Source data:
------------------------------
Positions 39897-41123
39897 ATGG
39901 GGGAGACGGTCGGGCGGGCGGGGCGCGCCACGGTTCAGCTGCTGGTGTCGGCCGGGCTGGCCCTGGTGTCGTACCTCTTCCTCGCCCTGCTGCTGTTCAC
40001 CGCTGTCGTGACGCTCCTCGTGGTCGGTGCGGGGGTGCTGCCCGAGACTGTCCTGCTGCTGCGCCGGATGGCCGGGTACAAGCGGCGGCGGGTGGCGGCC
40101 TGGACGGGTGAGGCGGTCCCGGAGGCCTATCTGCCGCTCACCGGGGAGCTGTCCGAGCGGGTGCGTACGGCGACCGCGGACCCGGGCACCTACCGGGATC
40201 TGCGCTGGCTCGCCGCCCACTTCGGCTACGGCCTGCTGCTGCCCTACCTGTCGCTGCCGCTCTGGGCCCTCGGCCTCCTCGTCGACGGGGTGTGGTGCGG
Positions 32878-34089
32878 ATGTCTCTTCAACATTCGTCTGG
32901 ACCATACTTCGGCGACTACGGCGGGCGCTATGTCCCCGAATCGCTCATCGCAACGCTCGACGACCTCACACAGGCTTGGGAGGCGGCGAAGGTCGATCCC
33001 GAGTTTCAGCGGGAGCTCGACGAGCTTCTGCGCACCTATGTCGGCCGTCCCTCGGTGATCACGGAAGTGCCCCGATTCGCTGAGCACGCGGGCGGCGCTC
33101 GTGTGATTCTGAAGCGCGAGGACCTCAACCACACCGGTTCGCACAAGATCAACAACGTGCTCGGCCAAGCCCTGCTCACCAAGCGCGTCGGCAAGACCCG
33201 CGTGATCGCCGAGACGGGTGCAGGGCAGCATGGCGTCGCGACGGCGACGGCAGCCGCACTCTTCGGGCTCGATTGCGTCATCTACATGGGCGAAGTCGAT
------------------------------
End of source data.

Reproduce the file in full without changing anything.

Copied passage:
Positions 39897-41123
39897 ATGG
39901 GGGAGACGGTCGGGCGGGCGGGGCGCGCCACGGTTCAGCTGCTGGTGTCGGCCGGGCTGGCCCTGGTGTCGTACCTCTTCCTCGCCCTGCTGCTGTTCAC
40001 CGCTGTCGTGACGCTCCTCGTGGTCGGTGCGGGGGTGCTGCCCGAGACTGTCCTGCTGCTGCGCCGGATGGCCGGGTACAAGCGGCGGCGGGTGGCGGCC
40101 TGGACGGGTGAGGCGGTCCCGGAGGCCTATCTGCCGCTCACCGGGGAGCTGTCCGAGCGGGTGCGTACGGCGACCGCGGACCCGGGCACCTACCGGGATC
40201 TGCGCTGGCTCGCCGCCCACTTCGGCTACGGCCTGCTGCTGCCCTACCTGTCGCTGCCGCTCTGGGCCCTCGGCCTCCTCGTCGACGGGGTGTGGTGCGG
Positions 32878-34089
32878 ATGTCTCTTCAACATTCGTCTGG
32901 ACCATACTTCGGCGACTACGGCGGGCGCTATGTCCCCGAATCGCTCATCGCAACGCTCGACGACCTCACACAGGCTTGGGAGGCGGCGAAGGTCGATCCC
33001 GAGTTTCAGCGGGAGCTCGACGAGCTTCTGCGCACCTATGTCGGCCGTCCCTCGGTGATCACGGAAGTGCCCCGATTCGCTGAGCACGCGGGCGGCGCTC
33101 GTGTGATTCTGAAGCGCGAGGACCTCAACCACACCGGTTCGCACAAGATCAACAACGTGCTCGGCCAAGCCCTGCTCACCAAGCGCGTCGGCAAGACCCG
33201 CGTGATCGCCGAGACGGGTGCAGGGCAGCATGGCGTCGCGACGGCGACGGCAGCCGCACTCTTCGGGCTCGATTGCGTCATCTACATGGGCGAAGTCGAT